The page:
The Importance of Personal Letters
I’m all for technology, and all of the wonderful things that it allows us to do. But there are some things that technology makes obsolete, which shouldn’t be. One of these is the ability to write letters. Personally, I don’t often get the opportunity to write the old-fashioned way these days. In the fast-paced world we live in time is of the essence. This is true in just about every facet of the world, education, business, news, and politics. We don’t even wait to get home to watch the 6 o’clock news because we can get the same information instantly via the internet anytime we want.
I remember the days before computers were in every household, before anyone had a cell phone, before email was even a concept. As a child I wrote to a friend who had moved away and waited expectantly for the postman to deliver her reply. I remember the excitement of receiving a letter that was meant solely for me, a precious gift to read over and over. In letters to my friend I would include personal thoughts and feelings, describe what was happening in my life, and share my hopes and dreams for the future. Somehow these things are easier to write on paper than to share over the telephone. Perhaps speaking one’s innermost thoughts aloud makes them more real and less likely to be taken seriously. But if these thoughts are written, it’s more like a private journal you are sharing with someone. The great part about it is that you eventually receive a response! The person sending a response has a chance to think about how to respond instead of having to come up with a response on the fly. Some would argue that sending an email is the same, but it’s not. An email is not nearly as personal as a letter because it doesn’t put something into the recipient’s hand. Once an email is read, the window is closed and eventually the email is deleted, most likely forgotten a short time later.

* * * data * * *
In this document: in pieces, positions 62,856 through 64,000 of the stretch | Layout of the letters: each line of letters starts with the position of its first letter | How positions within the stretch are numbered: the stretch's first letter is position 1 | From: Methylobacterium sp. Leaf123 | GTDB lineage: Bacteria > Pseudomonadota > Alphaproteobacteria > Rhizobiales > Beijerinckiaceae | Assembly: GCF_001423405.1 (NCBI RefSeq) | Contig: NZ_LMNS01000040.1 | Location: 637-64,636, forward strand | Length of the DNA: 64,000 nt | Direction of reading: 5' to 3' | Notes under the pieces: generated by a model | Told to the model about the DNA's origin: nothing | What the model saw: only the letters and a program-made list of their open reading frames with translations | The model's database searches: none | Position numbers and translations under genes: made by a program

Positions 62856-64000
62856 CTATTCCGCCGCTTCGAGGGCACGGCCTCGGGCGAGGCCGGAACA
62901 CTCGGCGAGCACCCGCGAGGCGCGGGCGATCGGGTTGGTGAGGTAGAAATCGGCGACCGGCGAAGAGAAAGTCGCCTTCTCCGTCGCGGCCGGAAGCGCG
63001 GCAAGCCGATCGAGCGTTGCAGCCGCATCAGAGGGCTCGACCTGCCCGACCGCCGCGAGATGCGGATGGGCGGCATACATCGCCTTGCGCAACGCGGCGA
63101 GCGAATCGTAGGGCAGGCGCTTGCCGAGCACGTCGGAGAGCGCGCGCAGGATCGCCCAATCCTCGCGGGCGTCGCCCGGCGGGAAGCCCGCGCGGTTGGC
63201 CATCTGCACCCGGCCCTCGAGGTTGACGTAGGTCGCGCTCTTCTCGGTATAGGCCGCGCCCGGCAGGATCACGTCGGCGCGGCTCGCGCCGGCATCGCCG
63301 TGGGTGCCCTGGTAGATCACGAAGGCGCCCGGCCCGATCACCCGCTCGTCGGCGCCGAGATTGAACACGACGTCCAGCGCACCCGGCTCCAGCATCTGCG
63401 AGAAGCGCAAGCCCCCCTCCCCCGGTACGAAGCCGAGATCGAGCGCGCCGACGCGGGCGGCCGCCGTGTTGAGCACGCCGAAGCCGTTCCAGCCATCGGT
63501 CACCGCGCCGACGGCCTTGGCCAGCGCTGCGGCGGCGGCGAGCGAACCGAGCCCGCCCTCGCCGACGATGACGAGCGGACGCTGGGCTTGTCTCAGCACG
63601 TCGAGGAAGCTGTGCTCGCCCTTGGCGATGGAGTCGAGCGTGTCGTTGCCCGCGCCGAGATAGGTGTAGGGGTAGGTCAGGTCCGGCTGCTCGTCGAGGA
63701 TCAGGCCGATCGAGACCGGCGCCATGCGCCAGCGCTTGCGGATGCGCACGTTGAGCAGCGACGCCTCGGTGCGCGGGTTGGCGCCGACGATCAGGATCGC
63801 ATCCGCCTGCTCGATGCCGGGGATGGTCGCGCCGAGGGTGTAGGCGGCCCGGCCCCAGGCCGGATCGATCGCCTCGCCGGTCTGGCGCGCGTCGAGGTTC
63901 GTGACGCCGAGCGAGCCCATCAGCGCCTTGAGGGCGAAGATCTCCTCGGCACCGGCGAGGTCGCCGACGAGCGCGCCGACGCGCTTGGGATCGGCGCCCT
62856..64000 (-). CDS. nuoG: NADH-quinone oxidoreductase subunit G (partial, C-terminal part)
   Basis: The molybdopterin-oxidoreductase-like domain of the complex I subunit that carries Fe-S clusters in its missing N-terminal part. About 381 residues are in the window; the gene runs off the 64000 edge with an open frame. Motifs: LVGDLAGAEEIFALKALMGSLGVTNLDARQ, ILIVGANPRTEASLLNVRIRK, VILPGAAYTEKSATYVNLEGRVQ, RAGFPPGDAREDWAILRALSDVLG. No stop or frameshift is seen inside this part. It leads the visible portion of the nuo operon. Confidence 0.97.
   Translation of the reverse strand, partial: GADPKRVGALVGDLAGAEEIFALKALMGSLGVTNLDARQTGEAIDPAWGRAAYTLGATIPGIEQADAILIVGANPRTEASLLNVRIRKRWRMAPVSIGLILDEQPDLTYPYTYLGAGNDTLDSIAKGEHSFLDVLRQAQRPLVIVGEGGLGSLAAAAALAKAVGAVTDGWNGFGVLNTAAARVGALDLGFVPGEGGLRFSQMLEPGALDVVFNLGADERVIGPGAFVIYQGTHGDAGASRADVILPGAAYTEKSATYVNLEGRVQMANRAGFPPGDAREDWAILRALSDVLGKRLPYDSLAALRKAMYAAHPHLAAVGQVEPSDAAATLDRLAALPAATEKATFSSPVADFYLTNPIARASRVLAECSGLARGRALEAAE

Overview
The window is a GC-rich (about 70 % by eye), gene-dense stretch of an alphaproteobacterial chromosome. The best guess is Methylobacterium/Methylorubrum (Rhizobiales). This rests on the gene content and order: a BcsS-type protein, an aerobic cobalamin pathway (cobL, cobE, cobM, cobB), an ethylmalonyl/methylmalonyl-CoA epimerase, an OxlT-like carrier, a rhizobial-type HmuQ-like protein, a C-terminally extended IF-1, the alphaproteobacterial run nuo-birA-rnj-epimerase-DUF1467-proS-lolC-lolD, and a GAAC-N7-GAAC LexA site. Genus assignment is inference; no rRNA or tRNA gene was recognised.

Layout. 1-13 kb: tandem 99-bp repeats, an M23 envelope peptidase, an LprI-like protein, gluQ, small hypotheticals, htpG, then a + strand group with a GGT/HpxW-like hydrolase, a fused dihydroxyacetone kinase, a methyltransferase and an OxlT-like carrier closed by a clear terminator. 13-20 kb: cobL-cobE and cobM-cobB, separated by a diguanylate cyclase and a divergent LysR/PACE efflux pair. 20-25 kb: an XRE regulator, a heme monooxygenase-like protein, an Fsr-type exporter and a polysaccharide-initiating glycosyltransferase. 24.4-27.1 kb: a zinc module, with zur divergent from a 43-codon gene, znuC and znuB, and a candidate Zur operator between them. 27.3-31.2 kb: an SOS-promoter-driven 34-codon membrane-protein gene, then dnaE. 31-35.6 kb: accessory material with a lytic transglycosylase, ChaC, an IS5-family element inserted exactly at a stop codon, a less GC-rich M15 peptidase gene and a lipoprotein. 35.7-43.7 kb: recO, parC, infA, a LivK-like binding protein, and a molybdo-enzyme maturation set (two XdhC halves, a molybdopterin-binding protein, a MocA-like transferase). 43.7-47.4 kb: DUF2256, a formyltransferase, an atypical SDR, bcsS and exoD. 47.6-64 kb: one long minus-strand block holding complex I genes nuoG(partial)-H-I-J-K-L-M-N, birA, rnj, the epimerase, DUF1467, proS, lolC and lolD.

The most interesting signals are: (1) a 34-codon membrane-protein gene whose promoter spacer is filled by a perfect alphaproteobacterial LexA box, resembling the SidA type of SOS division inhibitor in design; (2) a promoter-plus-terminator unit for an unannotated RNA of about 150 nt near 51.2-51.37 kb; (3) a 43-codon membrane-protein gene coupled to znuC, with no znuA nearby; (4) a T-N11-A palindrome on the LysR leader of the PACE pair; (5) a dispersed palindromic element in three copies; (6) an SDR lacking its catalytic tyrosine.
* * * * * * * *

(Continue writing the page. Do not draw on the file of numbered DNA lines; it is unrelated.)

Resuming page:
Keillor suggests that writing letters is for the shyest of...
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